And note that that’s actually the right answer, too: if you aren’t improving your users’ lives, you shouldn’t be releasing new versions. Upgrades come at a cost, even if they’re nominally free: some things break, you need to learn new things, and you often get forced to upgrade other things too. If you’re only making things 0.0001% better, it’s probably better to delay the upgrade until there’s a bunch of improvements that can be combined to actually make the cost worthwhile.

Getting back to the original question, it seems to me like it’s also fair to focus first on the things that are going to provide the biggest benefit; though obviously there’s plenty of room for debate over whether three small things are better than one big thing, or how to compare a short term benefit with a longer term benefit. But ultimately, I think it’s fair to say that when you multiply all the improvements all your contributors are working on, scaled by the proportion of users they affect and how much they affect those users, you want to end up with something similar to Moore’s law: that is your project becoming twice as “useful” every eighteen months. Maybe it’s a different time frame, maybe it’s three years or five years, but if it’s not in the ballpark, then you’re basically not doing your users any favours.

So how do you get there? There’s a few ways of getting that sort of growth. You can keep your userbase constant, and improve your quality. That has the benefit that you’ll likely get more users as well, so do better than you expect, but eventually you’ll hit a wall because your users will be near enough to completely happy that you just can’t make things that much better. Alternatively, you can maintain your quality and expand your userbase; which largely means finding new things to do, rather than doing the current things better. For open source development, that has the benefit that it can increase your contributor base too — if you have one contributor for every twenty users, then if your userbase increases by 100% every eighteen months, so do your contributors. And if each of those contributors is focussed on individually linear growth — improving the system enough that twenty new users will adopt it, for instance — that will rebound back into sustainable exponential growth.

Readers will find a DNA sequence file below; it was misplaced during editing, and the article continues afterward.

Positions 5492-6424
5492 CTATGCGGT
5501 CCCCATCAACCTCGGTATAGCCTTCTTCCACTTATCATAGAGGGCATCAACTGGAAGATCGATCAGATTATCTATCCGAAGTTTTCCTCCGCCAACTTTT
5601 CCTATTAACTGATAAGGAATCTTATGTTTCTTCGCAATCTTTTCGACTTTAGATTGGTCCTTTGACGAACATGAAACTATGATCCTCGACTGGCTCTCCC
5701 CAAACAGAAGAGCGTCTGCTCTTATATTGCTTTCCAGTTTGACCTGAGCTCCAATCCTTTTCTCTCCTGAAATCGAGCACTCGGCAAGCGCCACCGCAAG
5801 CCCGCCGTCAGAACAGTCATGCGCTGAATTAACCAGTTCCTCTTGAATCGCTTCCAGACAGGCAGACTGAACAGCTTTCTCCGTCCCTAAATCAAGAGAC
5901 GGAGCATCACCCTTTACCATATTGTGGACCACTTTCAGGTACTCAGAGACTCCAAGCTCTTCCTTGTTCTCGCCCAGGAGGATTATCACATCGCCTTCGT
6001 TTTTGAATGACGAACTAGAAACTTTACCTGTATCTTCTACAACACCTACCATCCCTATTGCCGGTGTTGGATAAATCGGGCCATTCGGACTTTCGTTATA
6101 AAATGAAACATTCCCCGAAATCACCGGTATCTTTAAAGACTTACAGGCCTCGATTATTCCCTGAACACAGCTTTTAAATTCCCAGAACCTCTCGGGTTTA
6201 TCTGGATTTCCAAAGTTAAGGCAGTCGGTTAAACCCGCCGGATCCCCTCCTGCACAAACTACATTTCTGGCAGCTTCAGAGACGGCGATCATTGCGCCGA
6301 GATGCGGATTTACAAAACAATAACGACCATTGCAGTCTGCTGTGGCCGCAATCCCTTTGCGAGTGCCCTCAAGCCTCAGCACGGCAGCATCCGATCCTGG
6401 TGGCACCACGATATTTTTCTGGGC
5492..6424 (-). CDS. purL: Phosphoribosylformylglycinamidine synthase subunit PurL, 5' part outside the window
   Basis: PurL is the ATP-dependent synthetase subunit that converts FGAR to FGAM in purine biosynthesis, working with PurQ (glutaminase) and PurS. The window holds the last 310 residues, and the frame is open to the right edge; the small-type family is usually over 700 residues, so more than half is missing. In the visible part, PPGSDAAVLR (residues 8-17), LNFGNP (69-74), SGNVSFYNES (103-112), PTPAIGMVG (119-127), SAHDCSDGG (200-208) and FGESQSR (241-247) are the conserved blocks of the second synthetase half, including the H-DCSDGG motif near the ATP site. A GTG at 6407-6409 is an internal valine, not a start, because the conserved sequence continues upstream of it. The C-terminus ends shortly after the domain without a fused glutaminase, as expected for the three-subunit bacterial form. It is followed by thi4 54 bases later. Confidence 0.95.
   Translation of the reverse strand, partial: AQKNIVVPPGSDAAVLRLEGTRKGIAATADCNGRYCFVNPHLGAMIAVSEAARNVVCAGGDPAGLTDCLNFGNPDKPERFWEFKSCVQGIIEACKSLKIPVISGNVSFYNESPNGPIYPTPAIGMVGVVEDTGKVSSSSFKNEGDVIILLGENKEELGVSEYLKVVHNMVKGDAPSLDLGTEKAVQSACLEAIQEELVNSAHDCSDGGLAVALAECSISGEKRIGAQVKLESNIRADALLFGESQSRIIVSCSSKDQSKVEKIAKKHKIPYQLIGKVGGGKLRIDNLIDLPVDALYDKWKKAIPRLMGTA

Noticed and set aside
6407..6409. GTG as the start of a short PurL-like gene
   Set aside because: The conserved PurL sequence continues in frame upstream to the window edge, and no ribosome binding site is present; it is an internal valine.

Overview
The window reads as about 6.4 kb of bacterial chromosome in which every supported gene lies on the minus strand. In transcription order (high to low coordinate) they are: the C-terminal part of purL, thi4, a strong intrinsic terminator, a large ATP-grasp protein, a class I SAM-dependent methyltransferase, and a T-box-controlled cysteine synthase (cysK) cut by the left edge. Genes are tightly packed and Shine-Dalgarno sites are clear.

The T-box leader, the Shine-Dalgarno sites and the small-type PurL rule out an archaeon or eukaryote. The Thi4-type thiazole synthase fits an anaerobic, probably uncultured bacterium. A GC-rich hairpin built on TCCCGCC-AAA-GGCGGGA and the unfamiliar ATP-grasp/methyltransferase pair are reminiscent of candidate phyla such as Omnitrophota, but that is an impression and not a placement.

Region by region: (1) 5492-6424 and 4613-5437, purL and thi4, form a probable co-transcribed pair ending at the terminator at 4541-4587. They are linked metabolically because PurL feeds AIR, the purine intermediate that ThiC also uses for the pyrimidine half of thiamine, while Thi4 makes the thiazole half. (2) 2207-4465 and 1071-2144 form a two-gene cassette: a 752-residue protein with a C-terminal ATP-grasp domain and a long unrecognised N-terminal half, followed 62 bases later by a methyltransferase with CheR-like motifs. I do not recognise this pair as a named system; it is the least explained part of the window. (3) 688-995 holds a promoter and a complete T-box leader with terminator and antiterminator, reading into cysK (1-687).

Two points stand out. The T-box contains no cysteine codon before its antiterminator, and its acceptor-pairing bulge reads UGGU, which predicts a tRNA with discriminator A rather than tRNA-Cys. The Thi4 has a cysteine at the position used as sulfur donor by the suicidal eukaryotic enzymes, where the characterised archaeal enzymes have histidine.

Now, there are limits to that sustainability: eventually you run out of people (or just match the rate at which the population is growing, anyway), or hit the absolute limits of a quality experience. But that just means one of three things: your project should expand into other areas that still usefully contribute to humanity at a significant level, people should stop spending much time on your project and work on other projects that usefully contribute to peoples’ well-being, or the human race has pretty much hit the absolute limits of its potential. Those seem like big calls to me, and at least in the areas that interest me, there still seems like plenty of potential for big improvements.

So at the moment there are three responses to my original mail, from Russ, from Raphael Hertzog, and from (DPL candidate) Stefano Zacchiroli. And they’ve all pretty much avoided the “By how much?” part of the question. If it’s really fair to expect Debian to improve significantly (by 10%, 100%, 300%, whatever) over the course of a year — and as I’ve argued above, I think it is — not making estimates of how much benefit things will actually result in seems both a bad way to establish the project’s priorities, and somewhat disconnected from the usual philosophy of wanting to measure performance and results, that we expect from scientific and engineering endeavours.